Parul Sehgal of The New York Times Book Review reports on newly released book titles and the world of publishing in The Book Reader.
Why do paper clips bend? And why do we wrap presents in brightly colored paper, build skyscrapers out of concrete and shoes out of canvas and rubber?
This week, "Stuff Matters," reviewed in the New York Times Book Review by Rose George, a new nonfiction book on our curious, complex, and surprisingly emotional relationships with the material world.
When the author Mark Miodownik was a child, he was stabbed in the back during an attempted robbery. At the police station, he became preoccupied with the paper clip holding together his police report. How could steel be so sharp and unyielding one moment, and then coaxed into bending? He became fascinated with both the composition of different substances, as well as how we respond sensually to materials, why we feel that porcelain is refined, plastic imaginative, paper trustworthy.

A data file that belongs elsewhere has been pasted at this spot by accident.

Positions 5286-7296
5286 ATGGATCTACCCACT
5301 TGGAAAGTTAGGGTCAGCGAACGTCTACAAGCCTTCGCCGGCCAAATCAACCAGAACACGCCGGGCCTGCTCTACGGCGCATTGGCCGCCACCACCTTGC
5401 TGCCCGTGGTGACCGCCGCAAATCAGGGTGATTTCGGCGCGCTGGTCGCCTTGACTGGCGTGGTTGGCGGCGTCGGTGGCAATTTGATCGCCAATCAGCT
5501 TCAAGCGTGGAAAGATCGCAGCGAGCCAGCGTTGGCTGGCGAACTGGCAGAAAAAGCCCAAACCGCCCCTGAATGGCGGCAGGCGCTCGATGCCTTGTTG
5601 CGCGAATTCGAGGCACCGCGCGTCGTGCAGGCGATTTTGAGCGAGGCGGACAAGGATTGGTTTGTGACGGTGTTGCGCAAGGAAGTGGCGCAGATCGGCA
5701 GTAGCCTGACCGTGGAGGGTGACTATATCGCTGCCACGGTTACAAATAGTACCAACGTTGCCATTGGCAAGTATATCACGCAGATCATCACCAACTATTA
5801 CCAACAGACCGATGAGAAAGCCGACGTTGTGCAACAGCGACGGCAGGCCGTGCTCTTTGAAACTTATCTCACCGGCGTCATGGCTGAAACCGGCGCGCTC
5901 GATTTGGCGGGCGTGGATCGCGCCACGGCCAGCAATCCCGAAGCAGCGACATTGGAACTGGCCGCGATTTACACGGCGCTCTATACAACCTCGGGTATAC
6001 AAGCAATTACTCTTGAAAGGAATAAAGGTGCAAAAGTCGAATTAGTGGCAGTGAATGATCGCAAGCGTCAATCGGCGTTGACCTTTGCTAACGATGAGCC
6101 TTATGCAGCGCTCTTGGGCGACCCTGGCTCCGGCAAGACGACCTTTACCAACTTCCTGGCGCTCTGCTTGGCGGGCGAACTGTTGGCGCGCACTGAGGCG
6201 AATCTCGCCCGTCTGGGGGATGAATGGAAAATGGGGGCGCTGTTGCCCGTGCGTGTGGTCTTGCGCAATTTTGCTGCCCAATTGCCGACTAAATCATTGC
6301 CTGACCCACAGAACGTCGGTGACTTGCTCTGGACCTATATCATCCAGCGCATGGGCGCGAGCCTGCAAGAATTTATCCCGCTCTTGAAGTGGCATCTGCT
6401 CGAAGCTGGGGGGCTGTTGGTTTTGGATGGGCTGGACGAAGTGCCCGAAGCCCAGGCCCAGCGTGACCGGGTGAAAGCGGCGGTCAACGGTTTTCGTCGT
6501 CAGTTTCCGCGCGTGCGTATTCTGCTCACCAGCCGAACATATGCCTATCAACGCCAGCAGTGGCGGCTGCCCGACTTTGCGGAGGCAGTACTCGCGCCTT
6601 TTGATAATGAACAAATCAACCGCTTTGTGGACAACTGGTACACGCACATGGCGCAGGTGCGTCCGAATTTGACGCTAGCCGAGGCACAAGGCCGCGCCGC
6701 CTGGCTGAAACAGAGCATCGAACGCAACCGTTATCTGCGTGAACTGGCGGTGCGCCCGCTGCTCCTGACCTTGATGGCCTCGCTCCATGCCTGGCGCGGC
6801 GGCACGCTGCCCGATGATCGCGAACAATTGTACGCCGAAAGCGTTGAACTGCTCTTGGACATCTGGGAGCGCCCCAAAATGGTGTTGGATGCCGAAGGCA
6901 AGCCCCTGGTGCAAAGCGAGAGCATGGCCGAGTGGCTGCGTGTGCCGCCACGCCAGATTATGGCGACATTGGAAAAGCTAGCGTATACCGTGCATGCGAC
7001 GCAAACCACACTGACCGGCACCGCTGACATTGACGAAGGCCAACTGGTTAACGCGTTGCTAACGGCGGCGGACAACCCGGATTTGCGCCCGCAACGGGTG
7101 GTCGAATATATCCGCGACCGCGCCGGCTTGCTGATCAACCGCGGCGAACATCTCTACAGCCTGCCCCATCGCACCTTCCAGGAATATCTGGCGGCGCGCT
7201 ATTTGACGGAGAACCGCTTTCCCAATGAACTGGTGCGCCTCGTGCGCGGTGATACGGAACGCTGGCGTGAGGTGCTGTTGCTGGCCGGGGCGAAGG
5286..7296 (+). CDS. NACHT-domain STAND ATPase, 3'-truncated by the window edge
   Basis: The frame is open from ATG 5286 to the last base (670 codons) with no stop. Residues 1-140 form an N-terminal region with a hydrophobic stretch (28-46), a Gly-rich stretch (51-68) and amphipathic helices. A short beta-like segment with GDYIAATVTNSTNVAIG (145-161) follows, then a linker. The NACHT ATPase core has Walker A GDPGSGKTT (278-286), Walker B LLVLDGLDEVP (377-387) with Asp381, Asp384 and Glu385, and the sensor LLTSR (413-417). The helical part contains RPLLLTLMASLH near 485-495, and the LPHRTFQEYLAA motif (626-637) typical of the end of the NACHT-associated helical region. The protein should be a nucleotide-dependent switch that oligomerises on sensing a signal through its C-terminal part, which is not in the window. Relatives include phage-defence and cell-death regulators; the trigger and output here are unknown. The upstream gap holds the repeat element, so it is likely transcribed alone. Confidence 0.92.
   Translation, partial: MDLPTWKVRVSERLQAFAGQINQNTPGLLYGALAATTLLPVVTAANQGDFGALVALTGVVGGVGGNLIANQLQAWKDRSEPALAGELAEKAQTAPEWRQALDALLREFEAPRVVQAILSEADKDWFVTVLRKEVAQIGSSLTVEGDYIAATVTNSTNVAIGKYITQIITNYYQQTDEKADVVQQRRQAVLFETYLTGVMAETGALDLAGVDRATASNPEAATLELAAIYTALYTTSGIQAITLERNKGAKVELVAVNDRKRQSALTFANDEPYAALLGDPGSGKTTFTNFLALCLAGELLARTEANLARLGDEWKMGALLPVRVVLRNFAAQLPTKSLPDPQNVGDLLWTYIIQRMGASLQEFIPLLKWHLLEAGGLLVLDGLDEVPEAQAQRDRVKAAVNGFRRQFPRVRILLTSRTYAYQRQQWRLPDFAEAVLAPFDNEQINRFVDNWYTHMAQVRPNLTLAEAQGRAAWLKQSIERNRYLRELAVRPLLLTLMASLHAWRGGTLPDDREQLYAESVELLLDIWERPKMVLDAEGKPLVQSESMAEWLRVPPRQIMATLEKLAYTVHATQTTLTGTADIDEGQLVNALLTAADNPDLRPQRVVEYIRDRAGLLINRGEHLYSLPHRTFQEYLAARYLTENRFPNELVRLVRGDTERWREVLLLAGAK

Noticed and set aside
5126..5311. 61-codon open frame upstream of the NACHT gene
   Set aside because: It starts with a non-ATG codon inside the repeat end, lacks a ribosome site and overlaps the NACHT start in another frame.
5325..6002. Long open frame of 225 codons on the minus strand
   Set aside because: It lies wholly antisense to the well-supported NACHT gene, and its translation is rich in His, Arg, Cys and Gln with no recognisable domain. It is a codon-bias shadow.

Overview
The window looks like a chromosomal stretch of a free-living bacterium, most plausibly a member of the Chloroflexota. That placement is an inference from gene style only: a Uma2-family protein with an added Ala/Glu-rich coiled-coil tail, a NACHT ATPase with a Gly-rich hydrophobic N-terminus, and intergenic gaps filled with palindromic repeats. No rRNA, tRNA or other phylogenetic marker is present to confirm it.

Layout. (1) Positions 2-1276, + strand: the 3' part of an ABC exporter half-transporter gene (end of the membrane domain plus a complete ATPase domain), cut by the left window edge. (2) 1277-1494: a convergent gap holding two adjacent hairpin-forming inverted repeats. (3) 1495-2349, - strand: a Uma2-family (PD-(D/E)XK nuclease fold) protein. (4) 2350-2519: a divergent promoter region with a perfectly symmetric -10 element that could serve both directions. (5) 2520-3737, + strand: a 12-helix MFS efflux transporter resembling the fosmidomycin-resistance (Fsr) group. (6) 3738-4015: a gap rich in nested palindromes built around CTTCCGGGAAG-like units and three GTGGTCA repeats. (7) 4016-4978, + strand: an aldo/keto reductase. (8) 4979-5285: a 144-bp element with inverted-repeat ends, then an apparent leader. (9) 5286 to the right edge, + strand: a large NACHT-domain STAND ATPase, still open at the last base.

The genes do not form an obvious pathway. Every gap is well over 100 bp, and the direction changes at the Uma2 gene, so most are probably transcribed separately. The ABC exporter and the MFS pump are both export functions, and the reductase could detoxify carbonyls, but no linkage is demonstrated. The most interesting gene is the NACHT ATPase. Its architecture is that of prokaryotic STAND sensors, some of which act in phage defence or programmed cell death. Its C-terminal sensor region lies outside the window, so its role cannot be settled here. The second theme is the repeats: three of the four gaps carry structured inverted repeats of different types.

The book is a treasure trove of weird and wonderful facts, from the engineering marvel that is chocolate and how the traces of a meteor that struck the Libyan desert 26 million years ago made their way into a piece of jewelry worn by King Tutankhamen.
Find more reviews of new books in the New York Times Book Review at nytimes.com/books.